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From googling, it seems commonly believed that Euclid did this, but it seems nowhere in Euclid does he even state this property of a tangent line explicitly. Rather Euclid gives 4 other equivalent properties, that the line does not cross the circle, that it is perpendicular to the radius, that is a limit of secant lines, and that it makes an angle of zero with the circle, the first of which is his definition, the others being in Proposition III.16. I am wondering where the "meets only once" definition got started. I presume once it got going, and people stopped reading Euclid, (which seems to have occurred over 100 years ago), the currently popular definition took over. Perhaps I should consult Legendre or Hadamard? Thank you for any leads.

Well I have found this definition in Hadamard's lessons in plane geometry. Any earlier references?

I have also found another equivalent characterization of a tangent by Euclid, Prop. (III.36-37): A segment PX, from a point P outside a circle and meeting the circle at X, is tangent to the circle at X if and only if there exists another segment PB, meeting the circle first at A and then at B, such that (PA)(PB) = (PX)^2, [in terms either of equality squares of lengths of segments, or of equality of area of rectangles].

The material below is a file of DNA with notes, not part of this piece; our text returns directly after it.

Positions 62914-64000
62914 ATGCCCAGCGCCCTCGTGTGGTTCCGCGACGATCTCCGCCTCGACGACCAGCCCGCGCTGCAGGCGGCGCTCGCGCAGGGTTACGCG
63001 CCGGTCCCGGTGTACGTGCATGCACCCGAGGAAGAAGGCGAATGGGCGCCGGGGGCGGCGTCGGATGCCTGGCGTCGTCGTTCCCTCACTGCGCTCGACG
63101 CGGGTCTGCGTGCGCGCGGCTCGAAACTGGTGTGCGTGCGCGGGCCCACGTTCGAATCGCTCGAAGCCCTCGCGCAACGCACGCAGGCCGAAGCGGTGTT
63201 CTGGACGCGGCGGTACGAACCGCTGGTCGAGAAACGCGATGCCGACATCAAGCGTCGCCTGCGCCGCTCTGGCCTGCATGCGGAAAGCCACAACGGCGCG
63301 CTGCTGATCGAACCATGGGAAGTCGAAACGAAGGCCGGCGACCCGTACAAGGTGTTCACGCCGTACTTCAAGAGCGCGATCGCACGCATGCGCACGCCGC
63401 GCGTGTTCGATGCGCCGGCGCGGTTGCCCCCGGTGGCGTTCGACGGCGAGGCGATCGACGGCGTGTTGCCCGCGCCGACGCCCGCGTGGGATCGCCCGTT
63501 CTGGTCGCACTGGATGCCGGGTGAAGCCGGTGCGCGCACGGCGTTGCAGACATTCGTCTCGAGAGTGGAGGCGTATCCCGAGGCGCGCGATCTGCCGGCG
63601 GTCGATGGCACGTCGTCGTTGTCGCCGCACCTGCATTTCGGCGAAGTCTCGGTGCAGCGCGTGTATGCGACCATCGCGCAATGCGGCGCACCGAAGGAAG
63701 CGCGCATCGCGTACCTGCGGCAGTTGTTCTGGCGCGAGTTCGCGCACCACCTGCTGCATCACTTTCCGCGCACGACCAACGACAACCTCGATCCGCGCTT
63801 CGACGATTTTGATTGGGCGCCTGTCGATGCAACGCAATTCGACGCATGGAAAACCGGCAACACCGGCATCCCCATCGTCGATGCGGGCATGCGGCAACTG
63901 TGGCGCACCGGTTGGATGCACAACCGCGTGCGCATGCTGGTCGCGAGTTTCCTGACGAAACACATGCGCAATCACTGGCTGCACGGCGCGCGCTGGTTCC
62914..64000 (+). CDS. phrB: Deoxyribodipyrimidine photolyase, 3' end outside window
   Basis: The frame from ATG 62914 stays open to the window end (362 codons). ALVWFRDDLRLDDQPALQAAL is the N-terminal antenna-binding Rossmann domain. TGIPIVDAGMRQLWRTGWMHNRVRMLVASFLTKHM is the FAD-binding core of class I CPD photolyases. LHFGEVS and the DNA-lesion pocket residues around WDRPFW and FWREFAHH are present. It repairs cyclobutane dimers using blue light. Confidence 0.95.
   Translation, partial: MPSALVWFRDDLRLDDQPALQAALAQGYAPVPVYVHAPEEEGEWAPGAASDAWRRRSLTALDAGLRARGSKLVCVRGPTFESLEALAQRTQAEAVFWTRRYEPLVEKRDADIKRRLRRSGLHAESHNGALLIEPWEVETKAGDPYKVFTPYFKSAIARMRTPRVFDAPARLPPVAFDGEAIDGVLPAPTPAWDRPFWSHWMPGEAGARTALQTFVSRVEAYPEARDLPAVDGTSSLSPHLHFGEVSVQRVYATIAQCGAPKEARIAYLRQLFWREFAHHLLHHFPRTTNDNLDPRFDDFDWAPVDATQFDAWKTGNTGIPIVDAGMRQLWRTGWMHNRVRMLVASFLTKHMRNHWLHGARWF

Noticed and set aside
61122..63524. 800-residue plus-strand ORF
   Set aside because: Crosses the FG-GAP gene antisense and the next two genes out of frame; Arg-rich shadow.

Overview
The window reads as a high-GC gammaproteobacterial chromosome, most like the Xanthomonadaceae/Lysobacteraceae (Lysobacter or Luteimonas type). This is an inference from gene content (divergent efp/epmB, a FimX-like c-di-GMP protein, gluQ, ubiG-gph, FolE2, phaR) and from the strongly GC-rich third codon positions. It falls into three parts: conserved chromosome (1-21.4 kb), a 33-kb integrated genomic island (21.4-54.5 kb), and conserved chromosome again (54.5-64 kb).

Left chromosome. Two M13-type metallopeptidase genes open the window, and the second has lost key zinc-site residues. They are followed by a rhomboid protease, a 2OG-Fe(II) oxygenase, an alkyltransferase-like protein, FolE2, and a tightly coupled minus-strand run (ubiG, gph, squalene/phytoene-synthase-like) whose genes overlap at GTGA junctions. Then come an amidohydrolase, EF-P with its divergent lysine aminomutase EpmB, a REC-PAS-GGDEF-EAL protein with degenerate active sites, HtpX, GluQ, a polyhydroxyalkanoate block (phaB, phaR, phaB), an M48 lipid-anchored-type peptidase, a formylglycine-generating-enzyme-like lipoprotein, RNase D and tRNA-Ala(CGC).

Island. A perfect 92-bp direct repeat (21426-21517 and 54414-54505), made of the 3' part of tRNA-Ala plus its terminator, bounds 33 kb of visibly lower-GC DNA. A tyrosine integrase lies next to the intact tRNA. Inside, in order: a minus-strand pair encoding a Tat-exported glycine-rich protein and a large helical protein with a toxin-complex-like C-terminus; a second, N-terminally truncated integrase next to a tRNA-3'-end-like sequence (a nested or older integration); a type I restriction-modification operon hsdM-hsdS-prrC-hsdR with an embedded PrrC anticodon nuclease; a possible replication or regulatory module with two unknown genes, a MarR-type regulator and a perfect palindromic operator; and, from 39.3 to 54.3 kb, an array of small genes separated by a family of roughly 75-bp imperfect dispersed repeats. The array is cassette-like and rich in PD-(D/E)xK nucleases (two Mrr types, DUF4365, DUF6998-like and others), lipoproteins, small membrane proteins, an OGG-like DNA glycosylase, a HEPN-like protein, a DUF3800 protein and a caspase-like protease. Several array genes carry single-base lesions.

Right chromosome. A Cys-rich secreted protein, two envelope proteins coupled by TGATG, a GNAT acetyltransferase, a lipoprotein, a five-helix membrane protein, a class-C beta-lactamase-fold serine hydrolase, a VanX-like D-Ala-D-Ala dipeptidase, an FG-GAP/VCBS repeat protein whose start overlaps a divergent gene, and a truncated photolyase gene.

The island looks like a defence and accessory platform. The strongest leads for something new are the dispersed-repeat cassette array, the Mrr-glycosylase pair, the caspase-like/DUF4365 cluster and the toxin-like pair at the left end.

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I think looking for Hadamard is a little too recent. Perhaps if not Euclid my first try would be to look at the beginning of the speaking of tangents, which brings you to the Newton/Leibniz era. –  Patrick Da Silva Aug 2 '11 at 5:54
    
finding tangents is a old problem, one motivation for newton's calculus. decartes studied the problem maths.tcd.ie/pub/HistMath/People/Descartes/RouseBall/… and probably people before him... –  yoyo Aug 2 '11 at 15:20
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Some googling points to Archimedes (use ctrl-F to find his name in this article)

http://math.ucsd.edu/~ashenk/Section2_8.pdf

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Seems that crafty Archimedes had calculus up his sleeve all along. Damn shame we had to wait a quarter shy of two millenia for Newton et al to remake it. –  anon Aug 4 '11 at 18:52
    
Actually that article claims incorrectly that Euclid said this, and even cites Euclid for it. Maybe he means it follows from Euclid's definition. –  roy smith Aug 5 '11 at 5:29
    
I see he cites page one in Heath's translation. I do n ot have access to that, but I wonder what it says there. E.g. is he citing a remark of Heath, or is Heath making an interpretation, or a different translation? Does anyone have volume 2 of that Dover book? –  roy smith Aug 5 '11 at 5:34
    
He also cites Appolonius for one of Euclid's other characterizations as a line such that no other line lies between the curve and it. It makes me wonder if that author has read Euclid. –  roy smith Aug 5 '11 at 5:38
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